Performance gains from transactions in sqlite

Anyone who does work with databases has probably had it drilled into their head that transactions can be used to increase performance in many cases. I’ve been doing a fair amount of work with sqlite recently, and got curious about just how much transactions could help in a particular case of mine. The answer: tremendously.

The basic idea of the test was to start from an empty database, create a table, and time how long it took to create some number of rows in that table. The table has two columns, an auto-incremented integer primary key and a second integer. In the autocommit tests, each row was created with its own implicit transaction (i.e. with autocommit). In the explicit transaction tests, a single transaction was created around the entire set of insertions and was committed at the end.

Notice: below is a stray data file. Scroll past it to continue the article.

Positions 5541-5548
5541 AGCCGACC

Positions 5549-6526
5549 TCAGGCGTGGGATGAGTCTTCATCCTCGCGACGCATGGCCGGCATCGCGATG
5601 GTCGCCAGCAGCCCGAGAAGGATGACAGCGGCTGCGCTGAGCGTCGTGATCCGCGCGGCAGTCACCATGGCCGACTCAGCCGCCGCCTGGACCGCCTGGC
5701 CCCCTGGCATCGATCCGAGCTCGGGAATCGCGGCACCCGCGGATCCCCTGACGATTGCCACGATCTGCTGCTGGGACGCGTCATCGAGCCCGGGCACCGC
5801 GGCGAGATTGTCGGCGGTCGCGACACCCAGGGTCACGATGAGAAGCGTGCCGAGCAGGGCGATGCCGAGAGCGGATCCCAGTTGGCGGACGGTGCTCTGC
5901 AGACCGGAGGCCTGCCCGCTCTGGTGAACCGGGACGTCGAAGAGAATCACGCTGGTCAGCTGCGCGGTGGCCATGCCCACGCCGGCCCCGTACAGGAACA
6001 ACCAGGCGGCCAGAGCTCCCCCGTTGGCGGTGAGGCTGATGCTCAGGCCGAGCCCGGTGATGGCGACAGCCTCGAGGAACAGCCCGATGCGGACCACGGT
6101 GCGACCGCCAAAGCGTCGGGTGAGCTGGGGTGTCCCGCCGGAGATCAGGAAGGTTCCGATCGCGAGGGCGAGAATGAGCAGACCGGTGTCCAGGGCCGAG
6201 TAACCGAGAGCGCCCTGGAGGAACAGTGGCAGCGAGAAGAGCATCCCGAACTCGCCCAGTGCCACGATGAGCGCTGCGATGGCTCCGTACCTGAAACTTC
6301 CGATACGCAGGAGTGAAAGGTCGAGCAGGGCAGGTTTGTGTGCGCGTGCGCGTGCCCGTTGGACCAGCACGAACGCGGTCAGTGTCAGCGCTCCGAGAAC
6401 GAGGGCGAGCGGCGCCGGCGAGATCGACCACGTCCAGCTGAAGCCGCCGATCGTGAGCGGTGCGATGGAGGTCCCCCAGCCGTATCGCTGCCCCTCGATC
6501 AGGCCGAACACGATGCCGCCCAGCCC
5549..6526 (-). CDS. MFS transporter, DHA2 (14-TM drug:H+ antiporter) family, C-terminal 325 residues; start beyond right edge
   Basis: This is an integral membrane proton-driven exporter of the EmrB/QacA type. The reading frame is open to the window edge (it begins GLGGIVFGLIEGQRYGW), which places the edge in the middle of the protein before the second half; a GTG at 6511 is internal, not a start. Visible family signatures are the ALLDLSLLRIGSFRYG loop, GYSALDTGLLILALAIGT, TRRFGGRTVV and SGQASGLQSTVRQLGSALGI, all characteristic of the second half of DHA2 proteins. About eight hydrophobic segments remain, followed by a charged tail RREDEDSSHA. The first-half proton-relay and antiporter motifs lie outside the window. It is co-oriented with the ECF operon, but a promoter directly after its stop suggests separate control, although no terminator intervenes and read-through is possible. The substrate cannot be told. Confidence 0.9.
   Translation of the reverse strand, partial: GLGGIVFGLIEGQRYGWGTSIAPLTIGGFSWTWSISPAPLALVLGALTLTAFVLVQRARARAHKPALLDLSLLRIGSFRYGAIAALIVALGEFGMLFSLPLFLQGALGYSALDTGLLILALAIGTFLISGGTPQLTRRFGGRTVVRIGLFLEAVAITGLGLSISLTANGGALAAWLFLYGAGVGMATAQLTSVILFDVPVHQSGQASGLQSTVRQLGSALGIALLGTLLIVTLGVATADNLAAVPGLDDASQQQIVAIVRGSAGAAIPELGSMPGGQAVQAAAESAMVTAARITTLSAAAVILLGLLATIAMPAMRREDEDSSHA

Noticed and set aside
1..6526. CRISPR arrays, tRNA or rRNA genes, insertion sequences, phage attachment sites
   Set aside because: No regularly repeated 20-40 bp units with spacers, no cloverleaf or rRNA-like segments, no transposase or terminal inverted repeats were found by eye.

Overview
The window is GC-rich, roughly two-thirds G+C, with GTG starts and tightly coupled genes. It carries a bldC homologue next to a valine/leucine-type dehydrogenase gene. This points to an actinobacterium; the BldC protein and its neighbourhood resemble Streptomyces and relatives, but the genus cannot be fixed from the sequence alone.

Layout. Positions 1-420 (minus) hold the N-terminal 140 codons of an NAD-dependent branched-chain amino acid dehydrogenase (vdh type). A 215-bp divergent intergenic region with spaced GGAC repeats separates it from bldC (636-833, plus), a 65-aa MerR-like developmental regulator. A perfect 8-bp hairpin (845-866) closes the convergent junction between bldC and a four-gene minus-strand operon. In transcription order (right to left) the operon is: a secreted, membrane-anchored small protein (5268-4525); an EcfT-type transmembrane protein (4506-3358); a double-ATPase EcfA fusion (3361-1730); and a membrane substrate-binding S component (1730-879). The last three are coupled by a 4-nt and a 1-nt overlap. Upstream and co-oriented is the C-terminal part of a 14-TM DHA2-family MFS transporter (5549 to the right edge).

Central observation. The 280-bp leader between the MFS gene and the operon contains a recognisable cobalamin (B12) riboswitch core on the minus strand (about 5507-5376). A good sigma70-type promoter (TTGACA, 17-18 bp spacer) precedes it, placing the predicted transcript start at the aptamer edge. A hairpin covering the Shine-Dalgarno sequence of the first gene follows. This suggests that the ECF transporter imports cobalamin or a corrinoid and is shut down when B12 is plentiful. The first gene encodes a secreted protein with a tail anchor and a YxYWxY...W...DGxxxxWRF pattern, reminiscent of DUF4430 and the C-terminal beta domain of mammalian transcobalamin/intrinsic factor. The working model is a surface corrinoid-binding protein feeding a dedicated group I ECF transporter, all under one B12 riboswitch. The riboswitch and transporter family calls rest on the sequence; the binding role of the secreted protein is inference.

The two lines on this graph represent the amount of time (y) needed to create some number of rows (x) in an empty database.

Time to insert rows into sqlite using autocommit and explicit transactions

Time to insert rows into sqlite using autocommit and explicit transactions

It should be pretty apparent that autocommit absolutely kills performance in this case, so much so that I actually stopped testing it once I reached 1000 or so insertions…it was simply taking too long. But, where it was taking autocommit around 27 seconds to insert 1000 rows, the explicit transaction approach was handily inserting 10000 rows in 10ths of a second.

Now, I don’t want to read too much into this. This experiment was not remotely scientific and was mostly intended to put some kind of quantitative veneer on something I already more or less knew. But man…numbers like this really put the two approaches in stark contrast.

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